Why Is Liquidity Important in Investing?

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One of the first questions that new investors have when researching investment strategies is “why is liquidity important in investing?” This is quite common, and since finance can seem very nebulous or complex from the outside looking in, finding answers can sometimes seem like a daunting task. We’re going to look at just what liquidity means, and why it should be an important factor in your investment strategy.

What Is Liquidity?

In the simplest terms, liquidity simply means how easily a particular asset can be converted into cash, without significant market price movement. Liquidity is a spectrum, as all investments are liquid to some extent, with some being much more liquid than others.

Fiat currency is the most liquid asset, being readily able to exchange for goods and services, especially when speaking of primary global currencies that include the euro, the UK pound, and of course the US dollar. On the other end of the spectrum are investments like real estate. Real estate takes considerable time to exchange for cash, sometimes a month or more to complete the closing process.

Why Is Liquidity Important In Investing?

Liquidity is important in investing to be able to access the wealth that you build. If your assets are all tied up in long-term investments or highly illiquid investments, you may find yourself cash-poor. This can significantly reduce your ability to direct funds into an investment opportunity that comes your way. Your investment strategy should include maintaining a certain level of liquidity.

How Much Liquidity Should I Have?

The level of liquidity you should maintain is going to depend highly on your lifestyle, monthly expenses, and more. You should have a budget or at least a well-informed estimate of your monthly expenses, which will include housing, food, gas & other travel costs, and discretionary spending. Your liquidity will be your safety net in many ways, so you should plan to have anywhere between 3 months and 1 year’s worth of these expenses in relatively accessible liquid assets.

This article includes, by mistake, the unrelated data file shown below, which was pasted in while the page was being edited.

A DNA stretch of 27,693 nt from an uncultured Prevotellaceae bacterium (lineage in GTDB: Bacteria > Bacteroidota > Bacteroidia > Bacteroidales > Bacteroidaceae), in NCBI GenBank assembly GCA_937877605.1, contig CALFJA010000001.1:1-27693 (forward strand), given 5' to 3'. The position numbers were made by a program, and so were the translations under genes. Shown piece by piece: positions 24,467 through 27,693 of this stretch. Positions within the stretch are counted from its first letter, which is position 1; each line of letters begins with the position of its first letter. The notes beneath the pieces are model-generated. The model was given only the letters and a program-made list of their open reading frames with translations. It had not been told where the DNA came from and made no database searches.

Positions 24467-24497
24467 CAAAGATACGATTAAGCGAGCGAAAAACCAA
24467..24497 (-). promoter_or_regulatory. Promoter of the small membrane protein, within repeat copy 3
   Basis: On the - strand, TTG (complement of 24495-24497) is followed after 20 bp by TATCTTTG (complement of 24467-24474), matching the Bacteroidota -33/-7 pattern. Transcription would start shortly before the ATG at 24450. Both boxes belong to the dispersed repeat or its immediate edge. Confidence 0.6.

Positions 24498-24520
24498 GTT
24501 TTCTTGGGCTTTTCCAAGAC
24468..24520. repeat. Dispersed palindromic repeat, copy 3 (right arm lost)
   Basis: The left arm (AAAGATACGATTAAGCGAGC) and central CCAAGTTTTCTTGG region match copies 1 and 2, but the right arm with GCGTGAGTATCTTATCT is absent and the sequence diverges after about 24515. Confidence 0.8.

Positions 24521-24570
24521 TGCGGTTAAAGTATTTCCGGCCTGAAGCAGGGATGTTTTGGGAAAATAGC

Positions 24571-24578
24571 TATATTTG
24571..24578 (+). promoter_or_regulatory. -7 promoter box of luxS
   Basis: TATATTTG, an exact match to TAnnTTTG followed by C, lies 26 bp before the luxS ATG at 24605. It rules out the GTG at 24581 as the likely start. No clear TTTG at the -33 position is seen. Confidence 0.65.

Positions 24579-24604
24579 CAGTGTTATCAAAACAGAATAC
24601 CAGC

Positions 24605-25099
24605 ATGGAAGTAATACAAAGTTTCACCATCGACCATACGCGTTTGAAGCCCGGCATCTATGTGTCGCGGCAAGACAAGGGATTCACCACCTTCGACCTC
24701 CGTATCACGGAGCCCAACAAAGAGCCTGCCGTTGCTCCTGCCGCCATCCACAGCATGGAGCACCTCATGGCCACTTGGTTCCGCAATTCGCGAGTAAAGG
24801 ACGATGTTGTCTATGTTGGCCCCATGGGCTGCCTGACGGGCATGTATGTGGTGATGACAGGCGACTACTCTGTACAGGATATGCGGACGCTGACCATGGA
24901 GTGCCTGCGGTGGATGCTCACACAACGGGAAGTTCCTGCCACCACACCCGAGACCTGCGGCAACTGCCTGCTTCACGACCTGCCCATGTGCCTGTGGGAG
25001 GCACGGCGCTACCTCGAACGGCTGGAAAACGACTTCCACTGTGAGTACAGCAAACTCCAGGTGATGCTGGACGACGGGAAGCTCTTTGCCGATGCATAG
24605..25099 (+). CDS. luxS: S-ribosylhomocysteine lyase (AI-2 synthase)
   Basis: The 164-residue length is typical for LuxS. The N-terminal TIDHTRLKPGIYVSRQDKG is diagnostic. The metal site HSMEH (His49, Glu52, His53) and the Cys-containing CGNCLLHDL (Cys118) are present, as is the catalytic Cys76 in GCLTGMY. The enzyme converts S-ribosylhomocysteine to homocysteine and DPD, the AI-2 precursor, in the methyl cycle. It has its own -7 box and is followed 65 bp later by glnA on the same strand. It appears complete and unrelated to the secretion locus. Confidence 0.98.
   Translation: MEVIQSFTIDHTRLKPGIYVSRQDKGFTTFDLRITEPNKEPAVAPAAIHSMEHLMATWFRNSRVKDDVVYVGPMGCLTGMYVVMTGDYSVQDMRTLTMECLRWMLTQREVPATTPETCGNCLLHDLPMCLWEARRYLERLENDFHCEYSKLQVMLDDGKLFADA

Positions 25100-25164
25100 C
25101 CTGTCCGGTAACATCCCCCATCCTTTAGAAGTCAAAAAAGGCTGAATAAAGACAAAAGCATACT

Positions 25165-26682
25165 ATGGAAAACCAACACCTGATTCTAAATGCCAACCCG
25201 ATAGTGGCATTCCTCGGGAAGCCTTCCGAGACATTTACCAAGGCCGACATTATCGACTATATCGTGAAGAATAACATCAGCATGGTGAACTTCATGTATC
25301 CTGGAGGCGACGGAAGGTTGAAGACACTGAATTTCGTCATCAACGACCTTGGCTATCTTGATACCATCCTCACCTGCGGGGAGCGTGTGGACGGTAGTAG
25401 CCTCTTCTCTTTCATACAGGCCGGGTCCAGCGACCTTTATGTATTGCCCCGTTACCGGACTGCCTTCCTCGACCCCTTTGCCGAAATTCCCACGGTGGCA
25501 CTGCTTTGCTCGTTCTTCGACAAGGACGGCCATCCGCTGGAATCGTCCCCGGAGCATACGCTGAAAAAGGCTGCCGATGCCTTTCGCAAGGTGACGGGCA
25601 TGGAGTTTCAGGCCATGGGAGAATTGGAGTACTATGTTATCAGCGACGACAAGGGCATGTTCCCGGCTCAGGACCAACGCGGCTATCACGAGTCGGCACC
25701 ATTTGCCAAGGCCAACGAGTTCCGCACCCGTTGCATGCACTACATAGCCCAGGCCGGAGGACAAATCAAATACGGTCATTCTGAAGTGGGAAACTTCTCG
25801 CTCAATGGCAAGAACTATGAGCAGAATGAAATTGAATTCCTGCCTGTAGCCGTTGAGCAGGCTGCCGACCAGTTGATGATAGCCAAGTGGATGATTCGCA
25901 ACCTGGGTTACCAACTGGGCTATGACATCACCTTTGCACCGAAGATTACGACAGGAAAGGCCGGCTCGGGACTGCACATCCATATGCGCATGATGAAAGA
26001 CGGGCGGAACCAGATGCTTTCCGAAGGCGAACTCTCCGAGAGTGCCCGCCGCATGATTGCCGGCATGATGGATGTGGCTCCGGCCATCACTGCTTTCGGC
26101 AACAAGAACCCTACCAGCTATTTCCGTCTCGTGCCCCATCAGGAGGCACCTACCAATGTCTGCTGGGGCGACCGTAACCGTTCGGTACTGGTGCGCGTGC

Examples Of The Most & Least Liquid Assets

Cash is the single most liquid asset one can have, with nothing else matching the ability of cash to be readily usable. Just behind cash, and with slightly less liquidity are things like stocks and bonds. While these are considered non-cash assets, they can be converted to or exchanged for cash on a relatively rapid basis, with most of the liquidity depending on the market trade volume. Stocks and bonds can often be converted to cash in just a few business days, provided there is market demand.

Some of the least liquid assets are things like real estate, large or specialized equipment, collectibles of nearly any type, and subsidiary businesses. Real estate often has relatively long periods where the market simply isn’t conducive to selling, and the sale transaction is generally fairly complex. Specialty equipment, such as construction or manufacturing equipment is also highly illiquid since it requires a particular buyer and there is low market demand for such.

Collectibles of just about any type are also highly illiquid since they require a very specific market and buyer, and they are also generally niche interest items. Collectibles would include things like rare stamps, coins, artwork, pop culture collectibles, and more. One of the least liquid assets, but also often one of the most valuable, are subsidiary businesses, or businesses that another business or company owns. They are not only incredibly valuable and require large amounts of capital to buy, but the process for selling or buying them is highly complex and regulated.

Liquidity Is Important In Investing & Prevail Can Help You Strategize

If you’re beginning to plan your investment portfolio, or if you already have one and need a hand refining it and diversifying further, reach out to our team to talk with an advisor about your plans. We can help you create a viable strategy for investing in ways that can help realize greater returns with higher general liquidity.

Kerry Lawing


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